In this file picture, Red Ants demolish shacks built illegally on a piece of land. Picture: Sisonke Mlamla.
In this file picture, Red Ants demolish shacks built illegally on a piece of land. Picture: Sisonke Mlamla.

Crooked officials must be charged for trying to evict people off state land, soliciting bribes

Time of article published Nov 24, 2020

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By Jabulani Malinga

The allegations that some government officials have written illegal letters of evictions and attempted to syphon bribes from individuals and communities who reside on state land are disturbing.

They should be investigated, and the crooked officials charged.

It cannot be that when the government is taking steps to address land reform, the people trusted to perform the duty are derailing the process by unduly benefiting through criminal means. Their unscrupulous behaviour should be condemned and reported to the police and be brought to the attention of the Office of Acting Director-General Mooketsa Ramasodi.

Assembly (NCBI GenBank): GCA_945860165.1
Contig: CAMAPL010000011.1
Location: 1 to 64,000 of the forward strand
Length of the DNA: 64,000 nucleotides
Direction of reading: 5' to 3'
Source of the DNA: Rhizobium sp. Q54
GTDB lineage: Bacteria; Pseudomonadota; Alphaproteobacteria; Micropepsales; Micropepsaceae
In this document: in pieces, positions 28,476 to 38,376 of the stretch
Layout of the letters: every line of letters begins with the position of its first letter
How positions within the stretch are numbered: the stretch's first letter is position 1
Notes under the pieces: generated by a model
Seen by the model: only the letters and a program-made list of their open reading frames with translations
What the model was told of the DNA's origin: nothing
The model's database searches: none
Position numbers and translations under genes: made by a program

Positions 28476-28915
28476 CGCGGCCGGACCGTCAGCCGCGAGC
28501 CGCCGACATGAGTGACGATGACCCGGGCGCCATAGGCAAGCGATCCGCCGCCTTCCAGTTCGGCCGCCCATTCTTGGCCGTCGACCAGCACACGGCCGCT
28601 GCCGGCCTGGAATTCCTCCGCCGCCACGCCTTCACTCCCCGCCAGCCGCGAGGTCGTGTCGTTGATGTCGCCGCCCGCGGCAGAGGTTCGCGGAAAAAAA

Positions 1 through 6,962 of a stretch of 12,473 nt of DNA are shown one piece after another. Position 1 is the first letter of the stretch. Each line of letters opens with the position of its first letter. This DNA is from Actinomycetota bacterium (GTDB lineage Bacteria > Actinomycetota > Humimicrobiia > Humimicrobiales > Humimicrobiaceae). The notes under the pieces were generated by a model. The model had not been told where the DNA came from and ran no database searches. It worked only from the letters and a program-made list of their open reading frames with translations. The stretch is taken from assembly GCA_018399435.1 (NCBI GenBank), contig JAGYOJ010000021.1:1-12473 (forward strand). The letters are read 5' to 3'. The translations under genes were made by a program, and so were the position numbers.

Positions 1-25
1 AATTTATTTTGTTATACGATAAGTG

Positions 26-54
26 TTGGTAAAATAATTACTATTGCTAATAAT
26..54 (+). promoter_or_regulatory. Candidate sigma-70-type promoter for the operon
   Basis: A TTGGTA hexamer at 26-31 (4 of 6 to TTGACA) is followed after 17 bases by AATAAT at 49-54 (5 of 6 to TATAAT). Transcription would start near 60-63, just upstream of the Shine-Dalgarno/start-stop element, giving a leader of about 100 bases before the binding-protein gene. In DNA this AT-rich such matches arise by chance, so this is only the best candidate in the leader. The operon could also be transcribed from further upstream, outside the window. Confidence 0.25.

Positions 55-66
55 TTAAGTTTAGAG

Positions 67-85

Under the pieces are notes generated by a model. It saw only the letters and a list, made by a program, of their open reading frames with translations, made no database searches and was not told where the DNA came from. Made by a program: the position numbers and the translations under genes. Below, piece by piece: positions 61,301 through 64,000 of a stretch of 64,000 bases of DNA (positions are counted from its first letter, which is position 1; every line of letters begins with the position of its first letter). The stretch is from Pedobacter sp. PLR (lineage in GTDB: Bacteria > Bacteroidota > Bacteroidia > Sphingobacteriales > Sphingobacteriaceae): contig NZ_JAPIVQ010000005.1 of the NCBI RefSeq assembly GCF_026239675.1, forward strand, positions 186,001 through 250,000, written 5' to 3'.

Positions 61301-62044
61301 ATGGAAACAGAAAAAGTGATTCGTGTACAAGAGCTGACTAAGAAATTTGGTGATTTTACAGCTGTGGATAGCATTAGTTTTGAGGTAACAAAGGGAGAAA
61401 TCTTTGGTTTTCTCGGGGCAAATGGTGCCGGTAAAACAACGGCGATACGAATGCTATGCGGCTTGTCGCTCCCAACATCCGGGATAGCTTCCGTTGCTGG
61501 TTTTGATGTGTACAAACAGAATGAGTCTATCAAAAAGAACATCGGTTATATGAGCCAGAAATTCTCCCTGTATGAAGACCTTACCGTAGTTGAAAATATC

Crime is a two-way street, requiring a perpetrator and an enabler. Community members should be careful that they do not play the role of “enablers” by paying the bribe.

South Africans have lost enough from fraud and corruption.

Corrupt government officials should be rooted out of the public service. What is more appalling is that they are so brazen to use a credible process such as the land rights inquiry, which seeks to make sure that all stateowned land is accounted for.

Minister Thoko Didiza said the land rights inquiry’s main purpose was not to destabilise farmers who have been farming and producing in farms in the past.

Rather, it put in place a state land administration and management system that ensure security of land tenure, stability and provide an opportunity for sustainable food security and economic growth.

The Star

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